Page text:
>> NARRATOR: The Modern Overseas highway may have been completed in 1982, but the Florida Keys it crosses over are millions of years old The Keys are actually hundreds of islands built up on the skeleton of an ancient coral reef and surrounded by mostly shallow water Up until the early 20th century, life in this region was rough, and travel options were limited >> JERRY WILKINSON: Well, it was totally by-by sea or by foot You either walked it, or you got in a boat, and you rode it, or if you had the correct wind and a sailboat, you could… you’d sail >> NARRATOR: Except for a few farmers and those who made their living off the sea, not many people called this place home >> STANDIFORD: There was nothing in the Keys at this time, not in the middle Keys or the upper Keys These were bits of reef There were a few settlers, hearty settlers There was a lot of smuggling of one sort and another It was a-a wild and woolly place in those days, and very, very few people living, maybe a couple hundred people, up and down the Keys >> NARRATOR: The exception was Key West Boasting 20,000 residents in 1900, it was bigger than Miami or any other city in Florida Deep sea fishing, sponge harvesting and cigar manufacturing made it a thriving commercial center It was also a popular coal refueling stop for steamships coming from South America and the Caribbean But life on the Keys was about to change irrevocably, thanks to the vision of an oil baron named Henry Morrison Flagler >> STANDIFORD: I think a lot of people know who John D Rockefeller, for instance, is, but I don’t think they know that Henry Flagler was once the partner of John D. Rockefeller and the brains, according to Rockefeller, behind Standard Oil >> NARRATOR: In 1870, the value of Flagler’s shares in Standard Oil was more than $125 million, but his life took a dramatic turn when he fell for Florida >> STANDIFORD: Flagler was a lot like any other Midwesterner who comes to Florida and looks around and sees the palms swaying and feels that warm breeze off the ocean and says, “A man would have to be fool to want to live anywhere else in the world.” He got seduced away from oil Actually, he got tired of it He came down here with a second wife on a honeymoon, fell in love, and began building hotels and then railroads to service these hotels >> NARRATOR: They were luxury hotels with state-of-the-art conveniences like bathrooms and running water in all rooms >> WILKINSON: He was really into hotels That was what he was after But to support hotels, you got to have your transportation system where people can get to your hotels, and he proceeded to buy up every railroad on the east coast of Florida >> NARRATOR: Flagler created the Florida East Coast Railway Company, and New York’s elite were soon traveling by rail to vacation in Florida His next venture would be inspired by news in 1901 of a Panama Canal project Flagler reasoned that Key West would be the closest US port to the canal All he had to do was find the best way to get cargo from Key West to the mainland He decided to build an “overseas” railroad >> MIKE LUMPKIN: At the time, some of his contemporaries called it “Flagler’s folly.” He was told that he could never build a railroad over open ocean >> NARRATOR: But Flagler would try If successful, coastal Florida would be linked to Key West for the first time in history No other roadway in the United States is quite like the Overseas Highway– linking so many islands and traveling such distances directly above the sea And yet, the blueprint for this remarkable modern highway was conceived in the minds of young engineers born in the mid-19th century It was oil baron Henry Flagler’s Florida East Coast Railway, built in the early 1900s, that not only provided much of the route of today’s Overseas Highway, but also its foundation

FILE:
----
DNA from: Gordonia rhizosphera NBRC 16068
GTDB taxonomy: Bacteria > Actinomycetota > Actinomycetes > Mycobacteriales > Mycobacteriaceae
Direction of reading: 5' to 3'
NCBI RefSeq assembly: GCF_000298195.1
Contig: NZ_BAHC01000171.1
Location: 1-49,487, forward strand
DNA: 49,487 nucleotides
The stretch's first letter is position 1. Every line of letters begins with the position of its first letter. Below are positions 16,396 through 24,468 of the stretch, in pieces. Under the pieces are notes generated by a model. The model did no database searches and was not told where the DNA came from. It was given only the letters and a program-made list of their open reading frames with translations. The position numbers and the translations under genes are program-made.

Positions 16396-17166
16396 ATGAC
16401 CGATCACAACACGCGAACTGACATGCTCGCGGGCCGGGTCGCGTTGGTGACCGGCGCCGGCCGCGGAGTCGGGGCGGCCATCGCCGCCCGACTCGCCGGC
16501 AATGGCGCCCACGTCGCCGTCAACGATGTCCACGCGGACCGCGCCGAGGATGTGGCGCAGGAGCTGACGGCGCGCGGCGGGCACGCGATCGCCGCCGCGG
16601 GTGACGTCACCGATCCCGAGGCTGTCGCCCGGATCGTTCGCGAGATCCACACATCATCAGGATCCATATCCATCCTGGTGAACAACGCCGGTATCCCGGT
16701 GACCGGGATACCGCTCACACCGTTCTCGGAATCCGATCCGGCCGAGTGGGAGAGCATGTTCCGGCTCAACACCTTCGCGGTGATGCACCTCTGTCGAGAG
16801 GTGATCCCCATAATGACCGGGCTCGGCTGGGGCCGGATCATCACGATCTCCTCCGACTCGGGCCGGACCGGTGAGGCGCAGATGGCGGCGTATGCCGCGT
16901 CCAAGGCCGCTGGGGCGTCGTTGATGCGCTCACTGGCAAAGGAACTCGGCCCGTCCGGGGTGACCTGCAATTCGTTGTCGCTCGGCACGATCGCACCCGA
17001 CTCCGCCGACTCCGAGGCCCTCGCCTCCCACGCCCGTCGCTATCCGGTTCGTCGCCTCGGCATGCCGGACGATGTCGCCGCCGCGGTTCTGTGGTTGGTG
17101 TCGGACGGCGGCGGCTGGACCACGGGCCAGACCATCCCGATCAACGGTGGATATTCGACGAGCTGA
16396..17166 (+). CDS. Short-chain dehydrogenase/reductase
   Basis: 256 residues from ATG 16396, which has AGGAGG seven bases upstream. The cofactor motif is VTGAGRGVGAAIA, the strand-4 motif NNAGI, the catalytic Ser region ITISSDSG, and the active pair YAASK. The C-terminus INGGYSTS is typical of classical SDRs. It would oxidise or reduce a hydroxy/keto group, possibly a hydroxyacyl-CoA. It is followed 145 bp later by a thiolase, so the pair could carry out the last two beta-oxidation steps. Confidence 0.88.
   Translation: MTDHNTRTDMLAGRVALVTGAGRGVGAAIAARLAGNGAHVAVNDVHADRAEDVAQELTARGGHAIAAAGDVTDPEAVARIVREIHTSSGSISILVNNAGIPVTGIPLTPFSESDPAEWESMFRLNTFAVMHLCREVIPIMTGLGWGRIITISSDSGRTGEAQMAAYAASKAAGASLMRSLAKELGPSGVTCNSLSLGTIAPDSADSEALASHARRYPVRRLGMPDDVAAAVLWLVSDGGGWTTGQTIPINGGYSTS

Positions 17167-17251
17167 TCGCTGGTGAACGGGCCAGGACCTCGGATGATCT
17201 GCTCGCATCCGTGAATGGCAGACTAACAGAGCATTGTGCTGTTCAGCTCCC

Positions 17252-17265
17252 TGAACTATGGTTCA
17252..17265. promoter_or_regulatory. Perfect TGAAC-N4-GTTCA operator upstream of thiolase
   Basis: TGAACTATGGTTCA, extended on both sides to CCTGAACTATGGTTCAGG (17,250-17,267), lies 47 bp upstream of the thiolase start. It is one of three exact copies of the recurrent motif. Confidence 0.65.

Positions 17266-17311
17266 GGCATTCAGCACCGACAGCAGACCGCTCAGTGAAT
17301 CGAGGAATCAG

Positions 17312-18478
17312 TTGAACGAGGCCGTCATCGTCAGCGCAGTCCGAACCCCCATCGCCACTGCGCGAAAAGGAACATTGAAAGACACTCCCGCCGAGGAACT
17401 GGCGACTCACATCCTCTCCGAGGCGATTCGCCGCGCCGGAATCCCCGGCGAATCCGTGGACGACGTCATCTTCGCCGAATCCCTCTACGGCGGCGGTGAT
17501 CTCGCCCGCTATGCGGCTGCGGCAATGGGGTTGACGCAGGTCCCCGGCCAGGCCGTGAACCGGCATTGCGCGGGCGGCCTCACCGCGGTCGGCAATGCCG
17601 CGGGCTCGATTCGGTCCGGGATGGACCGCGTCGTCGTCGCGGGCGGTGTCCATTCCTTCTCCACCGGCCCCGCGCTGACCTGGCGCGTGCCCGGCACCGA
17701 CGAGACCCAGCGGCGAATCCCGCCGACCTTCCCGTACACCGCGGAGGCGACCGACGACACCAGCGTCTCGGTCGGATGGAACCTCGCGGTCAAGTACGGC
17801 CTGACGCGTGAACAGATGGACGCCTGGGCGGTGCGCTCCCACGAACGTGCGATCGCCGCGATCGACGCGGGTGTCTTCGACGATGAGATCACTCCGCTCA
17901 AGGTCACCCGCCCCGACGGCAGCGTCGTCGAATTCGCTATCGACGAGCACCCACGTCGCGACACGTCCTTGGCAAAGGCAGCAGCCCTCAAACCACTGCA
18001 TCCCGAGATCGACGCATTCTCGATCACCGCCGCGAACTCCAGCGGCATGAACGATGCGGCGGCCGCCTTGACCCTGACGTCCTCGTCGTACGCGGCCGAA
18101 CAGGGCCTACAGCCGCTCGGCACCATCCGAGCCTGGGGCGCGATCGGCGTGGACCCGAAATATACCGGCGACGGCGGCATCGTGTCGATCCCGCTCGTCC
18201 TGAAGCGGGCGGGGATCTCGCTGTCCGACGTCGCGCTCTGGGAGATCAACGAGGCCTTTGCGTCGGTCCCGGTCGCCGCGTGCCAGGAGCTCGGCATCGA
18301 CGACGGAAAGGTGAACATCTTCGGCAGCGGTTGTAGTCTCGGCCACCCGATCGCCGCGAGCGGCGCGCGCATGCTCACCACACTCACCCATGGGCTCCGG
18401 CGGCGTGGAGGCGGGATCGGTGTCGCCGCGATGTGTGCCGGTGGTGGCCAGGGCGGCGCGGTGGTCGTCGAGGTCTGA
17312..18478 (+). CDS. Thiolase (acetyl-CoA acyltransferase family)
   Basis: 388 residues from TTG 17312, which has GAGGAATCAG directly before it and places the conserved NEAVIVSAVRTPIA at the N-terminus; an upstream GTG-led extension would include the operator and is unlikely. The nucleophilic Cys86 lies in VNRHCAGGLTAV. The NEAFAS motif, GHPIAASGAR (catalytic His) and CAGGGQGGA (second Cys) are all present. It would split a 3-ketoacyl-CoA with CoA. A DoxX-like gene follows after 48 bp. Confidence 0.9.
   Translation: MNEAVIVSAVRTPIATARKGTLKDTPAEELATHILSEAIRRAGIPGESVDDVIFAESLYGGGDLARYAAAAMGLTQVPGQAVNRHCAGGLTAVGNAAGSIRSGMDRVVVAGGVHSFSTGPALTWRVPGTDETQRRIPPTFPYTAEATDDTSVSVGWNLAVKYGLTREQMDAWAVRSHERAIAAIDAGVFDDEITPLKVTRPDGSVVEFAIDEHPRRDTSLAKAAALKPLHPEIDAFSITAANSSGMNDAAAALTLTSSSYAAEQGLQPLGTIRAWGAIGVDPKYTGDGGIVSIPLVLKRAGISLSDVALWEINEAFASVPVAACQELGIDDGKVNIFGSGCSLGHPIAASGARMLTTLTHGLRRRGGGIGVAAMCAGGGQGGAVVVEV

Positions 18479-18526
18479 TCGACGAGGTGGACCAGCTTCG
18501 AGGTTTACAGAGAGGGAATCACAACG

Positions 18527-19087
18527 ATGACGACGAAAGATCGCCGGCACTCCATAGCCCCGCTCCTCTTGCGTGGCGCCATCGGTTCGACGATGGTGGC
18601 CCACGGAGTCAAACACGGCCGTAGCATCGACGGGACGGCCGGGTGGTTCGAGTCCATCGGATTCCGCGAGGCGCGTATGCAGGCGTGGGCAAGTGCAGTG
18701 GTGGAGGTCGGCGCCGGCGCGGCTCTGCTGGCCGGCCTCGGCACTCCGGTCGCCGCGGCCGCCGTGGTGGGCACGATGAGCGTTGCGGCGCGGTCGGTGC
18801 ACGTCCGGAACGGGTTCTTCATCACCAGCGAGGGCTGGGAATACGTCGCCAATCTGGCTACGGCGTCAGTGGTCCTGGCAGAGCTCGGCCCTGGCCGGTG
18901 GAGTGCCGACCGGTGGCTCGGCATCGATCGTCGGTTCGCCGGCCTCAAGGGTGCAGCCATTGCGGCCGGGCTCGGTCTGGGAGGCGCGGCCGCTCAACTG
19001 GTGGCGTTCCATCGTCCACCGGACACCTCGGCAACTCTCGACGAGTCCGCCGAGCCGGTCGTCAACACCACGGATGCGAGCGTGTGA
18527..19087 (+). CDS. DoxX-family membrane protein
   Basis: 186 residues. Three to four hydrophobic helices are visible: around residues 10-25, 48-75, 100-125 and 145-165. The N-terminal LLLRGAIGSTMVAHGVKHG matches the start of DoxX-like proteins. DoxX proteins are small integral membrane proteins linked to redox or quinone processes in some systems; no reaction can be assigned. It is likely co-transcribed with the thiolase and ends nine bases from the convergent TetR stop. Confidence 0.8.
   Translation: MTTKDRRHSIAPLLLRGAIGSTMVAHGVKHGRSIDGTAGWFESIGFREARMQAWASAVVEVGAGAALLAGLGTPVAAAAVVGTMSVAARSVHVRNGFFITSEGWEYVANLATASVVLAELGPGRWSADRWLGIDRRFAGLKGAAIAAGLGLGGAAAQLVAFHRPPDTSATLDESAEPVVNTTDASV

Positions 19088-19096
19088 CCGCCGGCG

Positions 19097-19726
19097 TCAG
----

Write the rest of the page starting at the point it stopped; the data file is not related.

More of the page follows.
Most of the highway follows the same path that was virtually hacked out of the subtropical wilderness for the railroad >> STANDIFORD: It was 153 miles from Miami to Key West, much of it over open water, and what isn’t over open water was essentially swamp And railroad engineers debated whether such a thing could be done >> NARRATOR: Flagler thought it best to go directly from Miami to the very tip of the Everglades and then jump 30 miles south, straight across open water to the Middle Keys >> STANDIFORD: They sent out a survey party, and they tracked across the Everglades and immediately were lost Drank all their water, ate their food, were wandering, about to die, until they were discovered by Indians, who were out in a hunting party, and led to safety And William Krome, who was the man in charge of this foray, came back to Flagler and said, “Forget the Everglades.” >> NARRATOR: Flagler’s engineers settled on a route that would go from Miami to the town of Homestead The railroad would then jump across to Key Largo and head southwest from there The plan was to use landfill to cross the shallow inlets between Keys and build bridges to span waters that were too deep Flagler wanted to use as much landfill as possible, but critics believed that blocking the channel between the Gulf and the Atlantic Ocean would have negative environmental consequences >> LUMPKIN: The US government told him that he had to leave six miles open He wound up leaving 17 open So, there are 17 miles of bridges and 20 miles of fill >> STANDIFORD: So even in those days, there were environmental concerns And then the practical concerns came How do you get a workforce down at the tip end of a country when there are no people? And how do you get supplies when you’re hundreds and thousands of miles from sources of material? >> NARRATOR: Flagler brought in all equipment, construction materials, fuel, food and labor by steamship and rail His vision was strong and his pockets were deep At one time, Flagler had under contract every available steamship on the East Coast of the United States Even barrels of water were imported– other than rainfall, there are no sources of freshwater in the Keys Construction began in 1905 Parties of men worked on different parts of the route earning what was considered a good wage: $1.25 a day But conditions were extremely harsh >> LUMPKIN: Ten-, 12-hour days They worked hard for that $1.25 that they put in every day >> STANDIFORD: A lot of men came from cities of the Northeast, homeless people on the edge, willing to go long distances and work in unfamiliar and difficult terrain for workmen’s wages They would get down here and find out how difficult the work really was– the heat, the humidity, the isolation, the mosquitoes, the alligators, the hurricanes– and they would want to turn right around and go back up North >> NARRATOR: Three hurricanes hit the line while it was being built The worst was in 1906 when 125 men were killed But not even hurricanes could derail Flagler’s efforts to finish the railroad Mile by mile, workers built embankments for raised railroad beds and erected dozens of small bridges to span short gaps between keys Yet, the toughest work lay ahead: building bridges that would cross vast channels of open water >> STANDIFORD: Flagler had become enamored of a new building material called reinforced concrete, and he’d found the man in all the world most expert in the use of this material, Joseph Meredith It was a lot like asking Wernher von Braun if he’d like to take part in a rocket building project at the time >> NARRATOR: Meredith immediately accepted the invitation and began engineering the longer bridges The first was Long Key Viaduct which still stands next to the modern highway It was designed to rest on 180 reinforced concrete arches, crossing more than two miles of open sea In 1906, bridge workers started on the foundation piers They drove wood pilings into the ocean floor using steam-powered pile drivers Then they sunk tall wooden forms